A camera with a 50.0 mm focal length lens is being used to photograph a person standing 3.00 m away. (a) How far from the lens must the film be? (b) If the film is 36.0 mm high, what fraction of a 1.75 m tall person will fit on it? (c) Discuss how reasonable this seems, based on your experience in taking or posing for photographs.
A camera lens used for taking close-up photographs has a focal length of 22.0 mm. The farthest it can be placed from the film is 33.0 mm. (a) What is the closest object that can be photographed? (b) What is the magnification of this closest object?
(a) 6.60 cm
(b) –0.333
Suppose your 50.0 mm focal length camera lens is 51.0 mm away from the film in the camera. (a) How far away is an object that is in focus? (b) What is the height of the object if its image is 2.00 cm high?
(a) What is the focal length of a magnifying glass that produces a magnification of 3.00 when held 5.00 cm from an object, such as a rare coin? (b) Calculate the power of the magnifier in diopters. (c) Discuss how this power compares to those for store-bought reading glasses (typically 1.0 to 4.0 D). Is the magnifier’s power greater, and should it be?
(a) $+7\text{.}\text{50 cm}$
(b) $\text{13}\text{.}\text{3 D}$
(c) Much greater
What magnification will be produced by a lens of power –4.00 D (such as might be used to correct myopia) if an object is held 25.0 cm away?
In [link], the magnification of a book held 7.50 cm from a 10.0 cm focal length lens was found to be 3.00. (a) Find the magnification for the book when it is held 8.50 cm from the magnifier. (b) Do the same for when it is held 9.50 cm from the magnifier. (c) Comment on the trend in m as the object distance increases as in these two calculations.
(a) +6.67
(b) +20.0
(c) The magnification increases without limit (to infinity) as the object distance increases to the limit of the focal distance.
Suppose a 200 mm focal length telephoto lens is being used to photograph mountains 10.0 km away. (a) Where is the image? (b) What is the height of the image of a 1000 m high cliff on one of the mountains?
A camera with a 100 mm focal length lens is used to photograph the sun and moon. What is the height of the image of the sun on the film, given the sun is $1\text{.}\text{40}\times {\text{10}}^{6}\phantom{\rule{0.25em}{0ex}}\text{km}$ in diameter and is $1\text{.}\text{50}\times {\text{10}}^{8}\phantom{\rule{0.25em}{0ex}}\text{km}$ away?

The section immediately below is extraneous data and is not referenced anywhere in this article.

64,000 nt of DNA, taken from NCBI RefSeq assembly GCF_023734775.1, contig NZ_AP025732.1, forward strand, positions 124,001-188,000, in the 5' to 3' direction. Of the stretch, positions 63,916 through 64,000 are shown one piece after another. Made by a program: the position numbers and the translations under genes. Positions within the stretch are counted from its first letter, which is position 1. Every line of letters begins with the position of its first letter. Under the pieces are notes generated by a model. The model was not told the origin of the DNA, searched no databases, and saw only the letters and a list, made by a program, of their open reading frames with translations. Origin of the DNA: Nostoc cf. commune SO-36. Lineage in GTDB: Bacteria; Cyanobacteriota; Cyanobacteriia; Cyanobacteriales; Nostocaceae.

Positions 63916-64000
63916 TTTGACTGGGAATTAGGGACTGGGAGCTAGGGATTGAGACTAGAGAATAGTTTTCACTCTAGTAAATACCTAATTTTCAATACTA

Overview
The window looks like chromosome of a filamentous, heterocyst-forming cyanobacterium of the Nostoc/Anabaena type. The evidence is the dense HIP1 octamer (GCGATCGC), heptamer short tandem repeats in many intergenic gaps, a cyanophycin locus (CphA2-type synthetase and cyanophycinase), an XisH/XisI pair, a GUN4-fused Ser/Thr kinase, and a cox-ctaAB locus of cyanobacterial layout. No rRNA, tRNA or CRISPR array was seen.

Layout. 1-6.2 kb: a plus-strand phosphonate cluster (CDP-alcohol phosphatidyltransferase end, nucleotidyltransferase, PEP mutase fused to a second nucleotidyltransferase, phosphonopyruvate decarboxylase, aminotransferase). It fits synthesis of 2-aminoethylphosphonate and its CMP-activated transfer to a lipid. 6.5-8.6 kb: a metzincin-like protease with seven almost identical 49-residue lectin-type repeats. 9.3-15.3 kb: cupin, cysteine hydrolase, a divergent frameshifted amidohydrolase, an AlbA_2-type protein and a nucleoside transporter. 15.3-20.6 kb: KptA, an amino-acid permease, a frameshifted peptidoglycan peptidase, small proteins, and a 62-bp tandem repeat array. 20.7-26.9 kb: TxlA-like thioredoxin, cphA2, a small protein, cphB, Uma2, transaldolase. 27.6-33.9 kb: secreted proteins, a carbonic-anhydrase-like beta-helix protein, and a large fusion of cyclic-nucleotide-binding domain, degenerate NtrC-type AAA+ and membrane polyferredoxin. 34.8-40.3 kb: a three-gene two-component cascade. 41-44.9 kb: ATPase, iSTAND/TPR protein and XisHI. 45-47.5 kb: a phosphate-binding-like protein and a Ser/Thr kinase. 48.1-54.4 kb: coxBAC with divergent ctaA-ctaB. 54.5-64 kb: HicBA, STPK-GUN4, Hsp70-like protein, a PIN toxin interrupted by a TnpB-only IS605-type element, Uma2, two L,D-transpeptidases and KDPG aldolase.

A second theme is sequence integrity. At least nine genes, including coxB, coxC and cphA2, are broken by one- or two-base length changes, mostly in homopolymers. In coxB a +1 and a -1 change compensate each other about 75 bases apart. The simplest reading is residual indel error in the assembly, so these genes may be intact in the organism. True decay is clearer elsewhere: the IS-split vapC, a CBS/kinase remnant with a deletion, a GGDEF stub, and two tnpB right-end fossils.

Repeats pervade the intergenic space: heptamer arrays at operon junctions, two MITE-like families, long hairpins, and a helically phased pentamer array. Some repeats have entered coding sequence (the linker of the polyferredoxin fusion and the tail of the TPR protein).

$-0\text{.}\text{933 mm}$
Combine thin lens equations to show that the magnification for a thin lens is determined by its focal length and the object distance and is given by $m=f/\left(f-{d}_{\text{o}}\right)$.
- College Physics
- Preface
- Introduction: The Nature of Science and Physics
- Kinematics
- Introduction to One-Dimensional Kinematics
- Displacement
- Vectors, Scalars, and Coordinate Systems
- Time, Velocity, and Speed
- Acceleration
- Motion Equations for Constant Acceleration in One Dimension
- Problem-Solving Basics for One-Dimensional Kinematics
- Falling Objects
- Graphical Analysis of One-Dimensional Motion
- Two-Dimensional Kinematics
- Dynamics: Force and Newton's Laws of Motion
- Introduction to Dynamics: Newton’s Laws of Motion
- Development of Force Concept
- Newton’s First Law of Motion: Inertia
- Newton’s Second Law of Motion: Concept of a System
- Newton’s Third Law of Motion: Symmetry in Forces
- Normal, Tension, and Other Examples of Forces
- Problem-Solving Strategies
- Further Applications of Newton’s Laws of Motion
- Extended Topic: The Four Basic Forces—An Introduction
- Further Applications of Newton's Laws: Friction, Drag, and Elasticity
- Uniform Circular Motion and Gravitation
- Work, Energy, and Energy Resources
- Linear Momentum and Collisions
- Statics and Torque
- Rotational Motion and Angular Momentum
- Introduction to Rotational Motion and Angular Momentum
- Angular Acceleration
- Kinematics of Rotational Motion
- Dynamics of Rotational Motion: Rotational Inertia
- Rotational Kinetic Energy: Work and Energy Revisited
- Angular Momentum and Its Conservation
- Collisions of Extended Bodies in Two Dimensions
- Gyroscopic Effects: Vector Aspects of Angular Momentum
- Fluid Statics
- Fluid Dynamics and Its Biological and Medical Applications
- Introduction to Fluid Dynamics and Its Biological and Medical Applications